Councillors voted unanimously on Jan. 20 for administration to develop the terms of reference and work with planning consultants QuantumPlace Developments regarding two recently-annexed quarter sections on the east boundaries of town, known as the Thorarinson lands.
This will lay the beginning framework for development over years to come for a swath of land nearly the size as Black Diamond.
“The fact that Mr. Thorarinson has started this process now is very encouraging,” Black Diamond Mayor Ruth Goodwin said.
“Because that's where we were looking for Black Diamond to grow, to the east and south.”
Goodwin expects the development will be gradual and in phases, over years to come.
“This allows us to control the growth, working with the developer and the owner, with the understanding of how much it will cost moving forward and how much theTown can afford, year by year,” she said.
“And I think it's really important to be able to control that growth, and everybody wants success, and that's really important.”
Jessica Karpat, QuantumPlace Developments principal planner, echoed the desire for careful and thought out development in a phone interview.
“What we'd like to do is develop a terms of reference that's clear as to the objectives for a conceptual scheme, and what council would like to see out of the development of the area,” Karpat said.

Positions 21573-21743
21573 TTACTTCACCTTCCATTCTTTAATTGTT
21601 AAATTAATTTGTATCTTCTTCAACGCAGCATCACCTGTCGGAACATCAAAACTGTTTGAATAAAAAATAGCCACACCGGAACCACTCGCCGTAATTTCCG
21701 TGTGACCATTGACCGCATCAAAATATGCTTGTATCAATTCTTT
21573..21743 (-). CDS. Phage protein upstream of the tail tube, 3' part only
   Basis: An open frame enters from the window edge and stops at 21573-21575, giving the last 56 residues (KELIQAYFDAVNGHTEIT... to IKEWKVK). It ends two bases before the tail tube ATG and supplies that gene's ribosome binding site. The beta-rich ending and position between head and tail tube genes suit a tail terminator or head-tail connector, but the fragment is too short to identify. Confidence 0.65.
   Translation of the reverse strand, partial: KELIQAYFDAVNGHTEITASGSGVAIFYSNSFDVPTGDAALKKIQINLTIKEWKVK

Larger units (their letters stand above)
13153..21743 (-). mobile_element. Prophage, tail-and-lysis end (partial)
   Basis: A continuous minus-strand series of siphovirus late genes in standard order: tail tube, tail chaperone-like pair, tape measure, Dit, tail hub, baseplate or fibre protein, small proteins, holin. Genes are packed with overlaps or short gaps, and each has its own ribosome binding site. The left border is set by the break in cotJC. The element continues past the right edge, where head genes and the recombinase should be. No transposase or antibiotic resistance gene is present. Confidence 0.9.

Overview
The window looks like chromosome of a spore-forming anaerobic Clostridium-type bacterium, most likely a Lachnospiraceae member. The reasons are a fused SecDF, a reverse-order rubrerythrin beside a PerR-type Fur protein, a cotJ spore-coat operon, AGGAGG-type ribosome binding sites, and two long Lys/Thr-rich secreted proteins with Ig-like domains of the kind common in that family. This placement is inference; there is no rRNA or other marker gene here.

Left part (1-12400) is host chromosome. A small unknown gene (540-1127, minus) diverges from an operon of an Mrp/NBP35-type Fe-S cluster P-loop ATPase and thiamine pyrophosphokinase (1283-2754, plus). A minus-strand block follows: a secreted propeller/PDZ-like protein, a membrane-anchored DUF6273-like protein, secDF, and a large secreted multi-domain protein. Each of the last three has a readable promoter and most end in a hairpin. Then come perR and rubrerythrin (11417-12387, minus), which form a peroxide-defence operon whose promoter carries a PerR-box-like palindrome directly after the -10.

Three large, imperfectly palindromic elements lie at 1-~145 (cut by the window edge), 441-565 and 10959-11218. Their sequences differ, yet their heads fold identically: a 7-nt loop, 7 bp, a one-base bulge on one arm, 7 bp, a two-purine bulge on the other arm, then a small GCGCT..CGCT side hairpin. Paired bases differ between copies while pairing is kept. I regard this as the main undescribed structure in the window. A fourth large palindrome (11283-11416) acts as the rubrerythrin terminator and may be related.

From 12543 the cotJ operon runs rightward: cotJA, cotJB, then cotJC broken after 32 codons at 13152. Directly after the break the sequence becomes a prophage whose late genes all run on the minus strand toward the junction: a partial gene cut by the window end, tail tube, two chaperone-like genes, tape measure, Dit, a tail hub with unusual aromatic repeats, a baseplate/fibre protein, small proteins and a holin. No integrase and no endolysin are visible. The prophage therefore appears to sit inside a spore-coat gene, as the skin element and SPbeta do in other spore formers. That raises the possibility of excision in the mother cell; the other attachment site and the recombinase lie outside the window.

She addressed concerns from council about new development abutting existing residential areas, saying they would be “like to like,” and as per the Town’s Municipal Development Plan, business and industrial development would be separate from residential and near the highway.
Working with Town planners to create terms of reference will just be the beginning of a slow process.
“What we'd like to do is focus on a step by step process, make sure we're being collaborative,” Karpat said.
“To come up with a plan that works for Black Diamond and stakeholders in a very thoughtful and deliberate way.”
Town planning manager Rod Ross shared the enthusiasm and desire for a considerate approach.
“Future growth for the community is exciting,” Ross said. “It's something that has to be done with a great deal of care and consideration.
“There will be public consultation, there will be stakeholder consultation, but planning for the future growth of a community like Black Diamond is exciting for sure.”
The draw of small-town living is a main driver for the development, Karpat said.
“The appeal of small towns is a big one, getting out of populated areas.
“Finding an area where the values that come with living in a small town, knowing your neighbours, being part of a community… is something that people are looking for. These are all things that people really like about small towns and towns like Black Diamond.”
The increased demand for small town living was one Goodwin saw even before COVID-19 changed the focus away from condensed downtown centres. She saw Calgary’s ring road as a potential driver for growth in the region as well.
“That was part and parcel of the consideration of the annexation, and why we chose to move ahead,” Goodwin said.
“Knowing that people would like to live in smaller communities, identifying that values have changed, especially with young families, young entrepreneurs, self-employed people.”